So many pages, so little to read

November 30, 1998|By Robert Reno

LITERATE people tend to worry that Americans will all become so glued to the Internet and to 800 channels of television that their reading skills will atrophy to the level of baboons.

Given the state of book publishing and its retail collaborators, might we sooner worry that they will all be reading trashy junk or that their books will be preselected by such arbiters as Oprah Winfrey and Donald Imus?

Years ago we used to dream of an America in which bookstores would be as common as fast-food restaurants. Well, now they are. But walk into one of our ubiquitous book chain outlets and what screeches in your face?

Hogging space

A display pile of 580 copies of some hopelessly popular book arranged imaginatively in precious space that could have housed dozens of worthy new titles that the store doesn't even stock.

It's not just that unmitigated trash gets published. It gets reviewed. The New York Times wasted two precious columns on a major review of a heavily promoted piece of rubbish put out by Harry N. Abrams and bought by four book clubs about some Russian claiming to be rightful czar and son of the undoubtedly murdered Czarevich Alexei, the hemophiliac who supposedly didn't even bleed profusely, much less die, in that Yekaterinburg cellar in 1918. Only near the end does the reviewer tell us the book's an unreliable account of a stupifyingly improbable story that, one presumes, is not worth buying -- or reviewing.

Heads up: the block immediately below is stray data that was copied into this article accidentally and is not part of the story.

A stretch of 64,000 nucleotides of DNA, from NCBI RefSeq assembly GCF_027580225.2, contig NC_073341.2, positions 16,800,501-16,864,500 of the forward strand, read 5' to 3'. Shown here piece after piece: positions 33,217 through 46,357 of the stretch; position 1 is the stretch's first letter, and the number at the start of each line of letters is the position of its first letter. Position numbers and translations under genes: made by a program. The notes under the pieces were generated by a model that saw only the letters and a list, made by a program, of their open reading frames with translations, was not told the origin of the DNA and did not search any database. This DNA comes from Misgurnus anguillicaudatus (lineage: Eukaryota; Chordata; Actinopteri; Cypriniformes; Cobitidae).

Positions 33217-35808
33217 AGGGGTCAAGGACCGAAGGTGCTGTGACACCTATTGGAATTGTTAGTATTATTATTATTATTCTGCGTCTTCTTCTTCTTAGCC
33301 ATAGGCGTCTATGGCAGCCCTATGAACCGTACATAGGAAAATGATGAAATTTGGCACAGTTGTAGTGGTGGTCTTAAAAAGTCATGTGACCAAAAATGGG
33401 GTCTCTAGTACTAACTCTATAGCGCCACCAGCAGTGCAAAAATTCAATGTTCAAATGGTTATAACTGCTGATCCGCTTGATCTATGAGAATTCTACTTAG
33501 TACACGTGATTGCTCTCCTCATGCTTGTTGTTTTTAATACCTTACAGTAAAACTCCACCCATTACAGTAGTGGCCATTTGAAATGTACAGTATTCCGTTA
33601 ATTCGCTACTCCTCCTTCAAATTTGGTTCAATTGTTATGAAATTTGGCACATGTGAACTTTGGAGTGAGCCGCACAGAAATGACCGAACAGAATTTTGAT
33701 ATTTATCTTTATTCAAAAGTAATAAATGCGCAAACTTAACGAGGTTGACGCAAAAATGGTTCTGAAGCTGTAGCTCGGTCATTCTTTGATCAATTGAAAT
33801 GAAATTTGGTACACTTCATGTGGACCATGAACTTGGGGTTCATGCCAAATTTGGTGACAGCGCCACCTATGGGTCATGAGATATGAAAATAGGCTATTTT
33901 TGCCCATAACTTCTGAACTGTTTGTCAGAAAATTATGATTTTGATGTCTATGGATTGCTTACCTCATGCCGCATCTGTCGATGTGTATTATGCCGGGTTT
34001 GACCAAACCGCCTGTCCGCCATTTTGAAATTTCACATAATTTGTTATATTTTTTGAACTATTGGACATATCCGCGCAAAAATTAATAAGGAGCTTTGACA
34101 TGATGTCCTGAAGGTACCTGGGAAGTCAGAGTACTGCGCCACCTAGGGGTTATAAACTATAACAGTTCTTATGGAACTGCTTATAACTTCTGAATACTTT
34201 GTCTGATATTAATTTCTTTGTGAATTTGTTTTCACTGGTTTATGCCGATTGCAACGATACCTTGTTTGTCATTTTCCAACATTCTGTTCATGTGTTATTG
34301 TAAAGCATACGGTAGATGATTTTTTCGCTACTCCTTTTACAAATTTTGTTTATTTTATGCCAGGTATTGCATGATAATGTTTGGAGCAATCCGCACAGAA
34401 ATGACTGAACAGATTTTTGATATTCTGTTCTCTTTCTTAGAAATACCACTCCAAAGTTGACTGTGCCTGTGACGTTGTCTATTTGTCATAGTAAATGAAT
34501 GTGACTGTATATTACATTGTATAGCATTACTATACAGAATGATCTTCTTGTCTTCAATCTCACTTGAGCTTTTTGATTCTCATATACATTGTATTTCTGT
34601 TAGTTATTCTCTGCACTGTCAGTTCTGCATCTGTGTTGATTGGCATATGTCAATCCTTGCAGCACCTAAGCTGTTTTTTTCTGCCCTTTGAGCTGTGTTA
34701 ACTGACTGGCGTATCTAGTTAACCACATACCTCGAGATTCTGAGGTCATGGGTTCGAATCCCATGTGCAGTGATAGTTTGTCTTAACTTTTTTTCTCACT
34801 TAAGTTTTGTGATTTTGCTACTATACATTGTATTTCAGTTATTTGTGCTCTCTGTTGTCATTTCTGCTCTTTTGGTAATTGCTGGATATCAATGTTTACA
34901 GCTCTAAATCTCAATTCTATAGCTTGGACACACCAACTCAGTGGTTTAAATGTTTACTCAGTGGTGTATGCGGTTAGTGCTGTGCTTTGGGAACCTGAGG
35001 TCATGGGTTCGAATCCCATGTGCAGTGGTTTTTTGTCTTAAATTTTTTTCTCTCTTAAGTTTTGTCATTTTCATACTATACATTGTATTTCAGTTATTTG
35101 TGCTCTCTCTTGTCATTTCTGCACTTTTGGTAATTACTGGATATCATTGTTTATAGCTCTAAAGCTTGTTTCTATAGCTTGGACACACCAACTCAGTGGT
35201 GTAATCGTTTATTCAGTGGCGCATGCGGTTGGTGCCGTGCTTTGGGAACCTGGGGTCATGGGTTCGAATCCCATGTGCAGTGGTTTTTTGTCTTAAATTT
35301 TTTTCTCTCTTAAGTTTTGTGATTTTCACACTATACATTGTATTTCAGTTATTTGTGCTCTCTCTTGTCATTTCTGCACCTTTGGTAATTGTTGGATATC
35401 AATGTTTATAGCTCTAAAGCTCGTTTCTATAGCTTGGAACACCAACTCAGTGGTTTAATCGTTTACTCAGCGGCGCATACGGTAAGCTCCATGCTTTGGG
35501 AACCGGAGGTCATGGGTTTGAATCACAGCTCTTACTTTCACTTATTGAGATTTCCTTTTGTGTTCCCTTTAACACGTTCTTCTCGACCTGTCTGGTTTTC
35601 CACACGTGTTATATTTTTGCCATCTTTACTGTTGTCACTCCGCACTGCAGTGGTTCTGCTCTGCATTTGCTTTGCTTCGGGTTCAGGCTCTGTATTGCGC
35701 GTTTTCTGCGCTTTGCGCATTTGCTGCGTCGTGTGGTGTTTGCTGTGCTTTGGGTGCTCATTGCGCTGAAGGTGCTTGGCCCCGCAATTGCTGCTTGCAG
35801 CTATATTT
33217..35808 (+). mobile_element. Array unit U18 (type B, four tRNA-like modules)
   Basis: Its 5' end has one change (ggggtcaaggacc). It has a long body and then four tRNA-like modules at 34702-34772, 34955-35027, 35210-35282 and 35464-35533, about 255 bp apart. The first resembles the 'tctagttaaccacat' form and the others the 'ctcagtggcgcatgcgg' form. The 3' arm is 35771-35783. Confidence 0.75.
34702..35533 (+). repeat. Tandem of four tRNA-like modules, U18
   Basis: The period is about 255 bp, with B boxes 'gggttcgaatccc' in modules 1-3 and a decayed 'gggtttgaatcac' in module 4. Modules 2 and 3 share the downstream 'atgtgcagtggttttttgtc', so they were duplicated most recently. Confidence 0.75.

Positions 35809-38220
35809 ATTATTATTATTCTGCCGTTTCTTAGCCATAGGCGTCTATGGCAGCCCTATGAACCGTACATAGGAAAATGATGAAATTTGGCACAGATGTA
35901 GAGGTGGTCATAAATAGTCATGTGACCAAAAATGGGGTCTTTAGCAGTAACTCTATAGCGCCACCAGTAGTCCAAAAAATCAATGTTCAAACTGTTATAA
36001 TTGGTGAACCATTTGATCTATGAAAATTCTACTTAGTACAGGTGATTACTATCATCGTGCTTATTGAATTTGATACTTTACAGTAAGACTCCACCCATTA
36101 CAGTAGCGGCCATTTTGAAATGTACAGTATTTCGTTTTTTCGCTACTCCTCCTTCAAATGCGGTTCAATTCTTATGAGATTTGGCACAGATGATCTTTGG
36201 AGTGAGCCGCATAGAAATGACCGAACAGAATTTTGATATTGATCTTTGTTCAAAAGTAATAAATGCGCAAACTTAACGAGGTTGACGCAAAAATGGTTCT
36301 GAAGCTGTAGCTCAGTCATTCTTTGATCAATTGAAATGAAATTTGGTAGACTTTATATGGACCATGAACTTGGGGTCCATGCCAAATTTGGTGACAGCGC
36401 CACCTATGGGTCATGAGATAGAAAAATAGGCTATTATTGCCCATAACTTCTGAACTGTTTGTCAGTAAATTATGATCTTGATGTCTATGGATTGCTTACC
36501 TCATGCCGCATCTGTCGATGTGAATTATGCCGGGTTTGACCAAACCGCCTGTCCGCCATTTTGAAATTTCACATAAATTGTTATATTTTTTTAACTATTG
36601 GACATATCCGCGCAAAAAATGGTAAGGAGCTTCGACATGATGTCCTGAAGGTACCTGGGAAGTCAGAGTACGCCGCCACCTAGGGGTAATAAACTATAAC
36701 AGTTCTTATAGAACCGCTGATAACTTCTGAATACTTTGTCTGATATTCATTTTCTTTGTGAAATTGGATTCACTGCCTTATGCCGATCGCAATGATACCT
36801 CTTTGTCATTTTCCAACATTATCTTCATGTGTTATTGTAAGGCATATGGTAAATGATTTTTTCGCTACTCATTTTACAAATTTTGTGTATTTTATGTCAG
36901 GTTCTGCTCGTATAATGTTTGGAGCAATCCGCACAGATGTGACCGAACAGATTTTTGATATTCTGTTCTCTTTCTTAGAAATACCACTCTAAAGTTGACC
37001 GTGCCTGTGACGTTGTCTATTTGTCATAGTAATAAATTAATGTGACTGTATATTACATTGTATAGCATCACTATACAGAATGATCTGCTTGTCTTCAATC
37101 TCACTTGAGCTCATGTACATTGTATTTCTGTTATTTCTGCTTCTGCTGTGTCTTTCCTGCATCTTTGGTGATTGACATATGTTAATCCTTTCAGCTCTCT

A vile book

We could as well waste time joining this fall's gibbering literary debate over whether Lillian Hellman's former teen-age serving wench, Rosemary Mahoney, whom she treated like one, has written a vile book about a vulnerable old lady, a brilliant book about a lying harridan or a vile book about a vile woman. I say the book's vile, not nearly as brilliantly written as the rubbish in Hellman's self-glorifying memoirs, most of which was made up, so what does it all matter? I think I'll read it, guiltily.

Or I suppose we could join in the pointless cat fight over whether Tom Wolfe's new book is a major literary event or merely a predictable media circus about a guy in white clothes who every 10 years writes a slim, passable pot boiler and then hooks it to a bicycle pump and inflates it to the size of "Gone With the Wind."

Oh well, I see Monica had to give away her book at a knock-down price to a writer-typist who specializes in Princess Diana rubbish. Sad thing is, if she had brains to go to a writer with any sense, the girl's got the book of the century in her empty head.

Robert Reno is a Newsday columnist.

Pub Date: 11/30/98

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